TikTok hosts the latest dance moves and bad information on liver disease

Four in 10 posts about liver disease on TikTok contain misinformation, with most pushing inaccurate claims about fad diets, “detox” drinks and herbal remedies, according to a study being presented today at Digestive Disease Week (DDW) 2023. Results suggest that liver disease patients who seek medical information on TikTok may need help separating good information from the bad.

“People should always consult their doctor first for guidance on their specific medical condition, but we also know that getting health information and tips from social media is extremely common these days,” said Macklin Loveland, MD, the study’s lead author and an internal medicine resident at University of Arizona College of Medicine. “When the average person sees a post about liver disease on social media, they may have no idea that the claims are entirely inaccurate.”

For this study, Dr. Loveland identified 2,223 posts with the terms “cirrhosis” and “liver disease” on TikTok between Oct. 1 and Nov. 25, 2022. Comparing the posts against established practice guidelines for making patient care decisions from the current American College of Gastroenterology, American Gastroenterological Association and American Association for the Study of Liver Diseases, he found 883, nearly 40%, contained misinformation. The most common inaccurate posts had claims about herbal products reversing liver disease. Other posts falsely claimed that consuming various mushrooms, eating beef liver or doing a parasite cleanse would heal the liver.

Liver disease has been steadily increasing in the U.S. with 4.5 million adults diagnosed and more than 85 million people estimated to have liver disease but not know it. Treatment for liver disease varies depending on the diagnosis. Some liver issues can be addressed with lifestyle modifications, such as stopping alcohol use or losing weight, as part of a medical program that includes careful monitoring of liver function. Others may be treated with medication or surgery.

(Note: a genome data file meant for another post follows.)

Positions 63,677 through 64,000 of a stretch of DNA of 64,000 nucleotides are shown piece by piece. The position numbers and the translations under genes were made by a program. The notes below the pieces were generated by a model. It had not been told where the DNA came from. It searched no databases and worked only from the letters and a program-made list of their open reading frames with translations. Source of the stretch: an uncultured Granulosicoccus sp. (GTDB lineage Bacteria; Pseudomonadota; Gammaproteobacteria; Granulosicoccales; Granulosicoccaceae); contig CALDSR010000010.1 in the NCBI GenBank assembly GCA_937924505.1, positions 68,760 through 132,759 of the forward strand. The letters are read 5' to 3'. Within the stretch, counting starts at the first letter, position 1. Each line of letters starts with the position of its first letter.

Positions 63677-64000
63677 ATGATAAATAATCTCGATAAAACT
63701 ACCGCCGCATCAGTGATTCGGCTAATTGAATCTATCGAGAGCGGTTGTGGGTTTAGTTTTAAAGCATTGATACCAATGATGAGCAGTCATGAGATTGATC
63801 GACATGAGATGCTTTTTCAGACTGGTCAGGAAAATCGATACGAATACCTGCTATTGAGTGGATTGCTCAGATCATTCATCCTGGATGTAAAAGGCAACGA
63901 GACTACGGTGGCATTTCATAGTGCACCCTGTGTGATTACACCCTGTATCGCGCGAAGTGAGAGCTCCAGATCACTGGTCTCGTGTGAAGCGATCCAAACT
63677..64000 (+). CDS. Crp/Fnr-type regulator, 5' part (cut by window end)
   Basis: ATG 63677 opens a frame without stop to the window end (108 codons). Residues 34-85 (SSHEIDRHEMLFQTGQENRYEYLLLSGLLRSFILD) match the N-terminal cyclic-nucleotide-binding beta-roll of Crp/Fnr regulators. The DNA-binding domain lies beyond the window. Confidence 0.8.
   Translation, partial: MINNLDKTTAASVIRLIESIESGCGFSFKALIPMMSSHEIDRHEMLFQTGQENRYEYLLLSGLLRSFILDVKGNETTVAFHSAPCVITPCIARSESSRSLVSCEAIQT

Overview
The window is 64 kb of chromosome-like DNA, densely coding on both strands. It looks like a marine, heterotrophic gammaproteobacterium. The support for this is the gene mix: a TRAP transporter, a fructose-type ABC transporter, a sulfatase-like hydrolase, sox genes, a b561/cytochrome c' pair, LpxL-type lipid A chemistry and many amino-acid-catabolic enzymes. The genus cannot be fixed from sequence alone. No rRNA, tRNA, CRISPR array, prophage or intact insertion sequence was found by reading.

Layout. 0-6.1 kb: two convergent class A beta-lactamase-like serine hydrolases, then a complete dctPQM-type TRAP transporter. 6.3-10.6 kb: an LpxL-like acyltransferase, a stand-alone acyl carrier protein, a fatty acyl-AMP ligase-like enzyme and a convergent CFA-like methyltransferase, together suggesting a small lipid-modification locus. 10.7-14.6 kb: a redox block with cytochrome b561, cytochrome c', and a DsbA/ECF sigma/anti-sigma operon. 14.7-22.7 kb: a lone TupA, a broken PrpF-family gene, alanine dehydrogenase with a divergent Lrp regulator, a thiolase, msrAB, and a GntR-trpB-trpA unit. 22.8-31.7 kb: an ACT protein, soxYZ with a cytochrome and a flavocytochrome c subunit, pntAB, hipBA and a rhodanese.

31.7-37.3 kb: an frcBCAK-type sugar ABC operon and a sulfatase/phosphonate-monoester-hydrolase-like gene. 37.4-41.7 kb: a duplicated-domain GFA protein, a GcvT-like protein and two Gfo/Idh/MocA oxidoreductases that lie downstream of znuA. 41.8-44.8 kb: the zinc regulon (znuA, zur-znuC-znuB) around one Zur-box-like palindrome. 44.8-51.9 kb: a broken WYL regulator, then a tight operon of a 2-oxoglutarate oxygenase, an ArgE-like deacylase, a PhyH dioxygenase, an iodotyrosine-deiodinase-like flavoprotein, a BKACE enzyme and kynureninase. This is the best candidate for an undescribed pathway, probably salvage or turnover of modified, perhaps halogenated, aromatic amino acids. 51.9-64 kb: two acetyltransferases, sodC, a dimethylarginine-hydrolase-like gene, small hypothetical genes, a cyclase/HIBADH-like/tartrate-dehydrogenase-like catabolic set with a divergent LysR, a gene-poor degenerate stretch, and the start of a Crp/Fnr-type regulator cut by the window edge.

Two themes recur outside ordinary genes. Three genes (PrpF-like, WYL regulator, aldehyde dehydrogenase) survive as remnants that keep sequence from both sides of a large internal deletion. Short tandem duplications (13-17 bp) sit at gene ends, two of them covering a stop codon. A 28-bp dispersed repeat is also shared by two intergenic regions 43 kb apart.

The inaccurate posts had far less engagement than accurate posts, with the misleading posts getting an average of 1,671 “likes” and 140 “shares” compared to an average 14,463 “likes” and 364 “shares” on accurate posts. Posts that were strictly informational contained far more misinformation than those with patients sharing personal experiences.

“Even though inaccurate posts were less popular, they still represent a high volume of misinformation on the platform, leaving people with liver disease susceptible to false claims,” Dr. Loveland said. “Given the high mortality associated with liver disease, the impact of spreading inaccurate claims on such a popular social media platform could have serious clinical ramifications.”

Loveland said his results make a case for better monitoring and regulation of the platform and for medical professionals to engage.

“It’s clear that more needs to be done to flag misinformation on TikTok, including doctors becoming more heavily represented on the platform to combat misinformation with accurate, science-based information,” Dr. Loveland said. “In general, TikTok and social media platforms are great sources to disseminate health information. However, we need to put more guardrails in place against false or misleading claims.”

More information:
Analysis of liver disease misinformation accurate information within the social media platform, TikTok, abstract Tu1523. Digestive Disease Week (DDW) 2023

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Digestive Disease Week

TikTok hosts the latest dance moves and bad information on liver disease (2023, May 9)
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